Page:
New Research Suggests Specific Blend Of Probiotics Could Increase Longevity

According to a new Montréal study examining the lives of fruit flies, a daily dose of probiotics could have a positive impact on aging and longevity.

Researchers at McGill University first created a supplement that blended probiotics with an Indian herb known as Triphala. They then fed this mixture to half of the fruit flies in their study every day.

Amazingly, the flies that were fed the probiotics lived an average of 66 days. The group of flies who weren’t given the probiotics lived for about 26 days.

Not only did the flies in the probiotics group live longer, they also had a reduced risk for various age-related conditions. Investigators found that these flies had fewer signs of inflammation and insulin resistance compared with the control fruit flies.

Scientists often use fruit flies in human aging research because they have a chromosomal structure that closely resembles the human body. While it’s not certain what would happen to humans fed this probiotic blend, it’s likely we would derive many of the same health benefits.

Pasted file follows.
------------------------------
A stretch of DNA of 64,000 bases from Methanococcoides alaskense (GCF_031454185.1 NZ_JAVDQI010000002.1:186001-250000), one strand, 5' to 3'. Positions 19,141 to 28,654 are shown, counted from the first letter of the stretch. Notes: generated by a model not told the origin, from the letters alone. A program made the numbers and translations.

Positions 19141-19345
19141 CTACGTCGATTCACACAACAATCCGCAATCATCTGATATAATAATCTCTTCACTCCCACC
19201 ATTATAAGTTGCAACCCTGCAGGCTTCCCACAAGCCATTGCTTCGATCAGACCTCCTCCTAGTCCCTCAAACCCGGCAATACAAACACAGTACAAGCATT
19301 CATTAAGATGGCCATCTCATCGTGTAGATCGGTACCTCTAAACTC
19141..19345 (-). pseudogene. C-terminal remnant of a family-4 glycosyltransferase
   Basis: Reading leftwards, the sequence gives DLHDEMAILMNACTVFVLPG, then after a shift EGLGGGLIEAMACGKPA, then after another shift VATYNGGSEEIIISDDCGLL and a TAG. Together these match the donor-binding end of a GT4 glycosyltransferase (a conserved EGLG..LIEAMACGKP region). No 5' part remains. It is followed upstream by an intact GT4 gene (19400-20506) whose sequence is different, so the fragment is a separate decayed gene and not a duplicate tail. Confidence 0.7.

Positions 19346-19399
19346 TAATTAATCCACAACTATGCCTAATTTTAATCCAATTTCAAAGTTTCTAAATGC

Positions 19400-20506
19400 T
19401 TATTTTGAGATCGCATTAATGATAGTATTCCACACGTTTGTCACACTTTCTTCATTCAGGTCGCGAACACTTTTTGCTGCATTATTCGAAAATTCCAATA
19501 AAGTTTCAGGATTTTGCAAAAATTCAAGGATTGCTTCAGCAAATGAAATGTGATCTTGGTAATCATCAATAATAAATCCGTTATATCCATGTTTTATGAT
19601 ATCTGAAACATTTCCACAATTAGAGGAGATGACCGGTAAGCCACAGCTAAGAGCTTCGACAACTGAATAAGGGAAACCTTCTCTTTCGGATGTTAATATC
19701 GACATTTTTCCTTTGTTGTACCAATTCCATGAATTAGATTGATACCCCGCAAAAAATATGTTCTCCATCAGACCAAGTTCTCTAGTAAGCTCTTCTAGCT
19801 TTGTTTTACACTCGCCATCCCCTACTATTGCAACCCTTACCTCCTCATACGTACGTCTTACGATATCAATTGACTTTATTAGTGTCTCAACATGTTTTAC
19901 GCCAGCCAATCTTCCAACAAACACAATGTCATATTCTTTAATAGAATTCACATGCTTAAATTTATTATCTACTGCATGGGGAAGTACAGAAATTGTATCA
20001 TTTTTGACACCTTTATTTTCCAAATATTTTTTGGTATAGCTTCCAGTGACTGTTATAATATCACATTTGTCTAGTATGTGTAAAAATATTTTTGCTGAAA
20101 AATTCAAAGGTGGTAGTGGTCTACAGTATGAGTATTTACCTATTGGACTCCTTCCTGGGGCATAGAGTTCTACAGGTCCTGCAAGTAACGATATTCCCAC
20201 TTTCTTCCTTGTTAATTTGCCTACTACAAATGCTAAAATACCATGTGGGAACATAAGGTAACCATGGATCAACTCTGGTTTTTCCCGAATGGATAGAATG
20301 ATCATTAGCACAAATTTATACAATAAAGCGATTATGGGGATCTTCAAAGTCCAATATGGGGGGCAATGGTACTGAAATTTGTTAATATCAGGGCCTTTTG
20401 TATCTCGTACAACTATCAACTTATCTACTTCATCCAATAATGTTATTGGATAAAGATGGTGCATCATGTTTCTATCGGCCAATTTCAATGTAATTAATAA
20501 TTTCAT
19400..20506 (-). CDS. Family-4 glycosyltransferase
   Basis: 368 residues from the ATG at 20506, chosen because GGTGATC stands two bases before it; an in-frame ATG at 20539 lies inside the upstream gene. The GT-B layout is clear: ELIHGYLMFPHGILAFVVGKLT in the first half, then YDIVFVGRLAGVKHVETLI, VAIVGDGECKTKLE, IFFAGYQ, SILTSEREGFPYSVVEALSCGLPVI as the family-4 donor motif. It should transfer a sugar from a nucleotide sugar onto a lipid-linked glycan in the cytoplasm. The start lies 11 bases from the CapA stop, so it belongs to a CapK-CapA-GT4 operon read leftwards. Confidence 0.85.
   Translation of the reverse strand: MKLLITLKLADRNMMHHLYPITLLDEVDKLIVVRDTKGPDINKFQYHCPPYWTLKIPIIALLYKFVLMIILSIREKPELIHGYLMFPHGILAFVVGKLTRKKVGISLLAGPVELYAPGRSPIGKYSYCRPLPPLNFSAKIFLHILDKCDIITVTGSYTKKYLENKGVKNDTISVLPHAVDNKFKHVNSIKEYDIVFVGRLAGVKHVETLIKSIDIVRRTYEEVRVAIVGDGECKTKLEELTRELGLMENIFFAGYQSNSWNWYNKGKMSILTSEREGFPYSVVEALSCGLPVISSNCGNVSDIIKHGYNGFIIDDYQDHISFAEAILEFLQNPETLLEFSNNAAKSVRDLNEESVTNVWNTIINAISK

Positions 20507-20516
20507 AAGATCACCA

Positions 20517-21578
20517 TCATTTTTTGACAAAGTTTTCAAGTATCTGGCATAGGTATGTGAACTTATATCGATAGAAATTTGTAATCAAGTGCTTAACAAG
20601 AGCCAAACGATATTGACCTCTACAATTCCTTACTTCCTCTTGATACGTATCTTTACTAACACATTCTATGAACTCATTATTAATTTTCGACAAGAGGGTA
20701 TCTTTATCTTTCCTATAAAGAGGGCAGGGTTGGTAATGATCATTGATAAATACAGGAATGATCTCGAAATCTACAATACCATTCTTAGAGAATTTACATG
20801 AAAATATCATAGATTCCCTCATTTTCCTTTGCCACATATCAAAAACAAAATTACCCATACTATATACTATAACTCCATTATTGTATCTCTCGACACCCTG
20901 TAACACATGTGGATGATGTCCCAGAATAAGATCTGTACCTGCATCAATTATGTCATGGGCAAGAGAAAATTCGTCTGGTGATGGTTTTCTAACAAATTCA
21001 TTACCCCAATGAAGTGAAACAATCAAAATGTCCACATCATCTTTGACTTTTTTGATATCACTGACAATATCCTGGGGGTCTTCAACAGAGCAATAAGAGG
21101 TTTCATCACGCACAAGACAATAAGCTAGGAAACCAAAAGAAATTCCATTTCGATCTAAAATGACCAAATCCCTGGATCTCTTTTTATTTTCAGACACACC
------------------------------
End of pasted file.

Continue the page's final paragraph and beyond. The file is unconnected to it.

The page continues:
This study is yet another in the growing body of evidence that gut bacteria (aka the gut microbiome) has a tremendous impact on our overall well-being. Health experts point out that the microbes living in our gut have a direct influence on the quality of our mental health as well as our susceptibility to numerous diseases.

For those who don’t know, Triphala is an herb used in traditional Indian healing that blends together three fruits: haritaki, bibhitaki, and amalaki. Indian healers have often used Triphala to combat cancer, improve weight loss, and help with arthritis. Due to the herb’s rich polyphenol-count, researchers thought it would be a good addition to their probiotic supplement.

Susan Westfall, who formerly studied at McGill and now works at New York’s Icahn School of Medicine, was the lead author of this study. Two other key researchers on this project include Drs. Nikita Lomis and Satya Prakash.

All three of these authors are now working on a US-based company that might soon manufacture and sell this brand of probiotics. Researchers are hopeful these probiotics will help not only increase a person’s longevity, but also reduce symptoms of irritable bowel syndrome, depression, and cancer.

The journal Scientific Reports published this study under the title, “Longevity extension in Drosophila through gut-brain communication.”

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About the Author: BJ Hetherington

BJ is the lead editor of Meical Daily Times. Fluent in French and proficient in Spanish and Arabic, he focuses on diseases and conditions. BJ is a graduate of York University In Toronto. When BJ isn't busy writing his next piece, he can often be found running the streets of the GTA.

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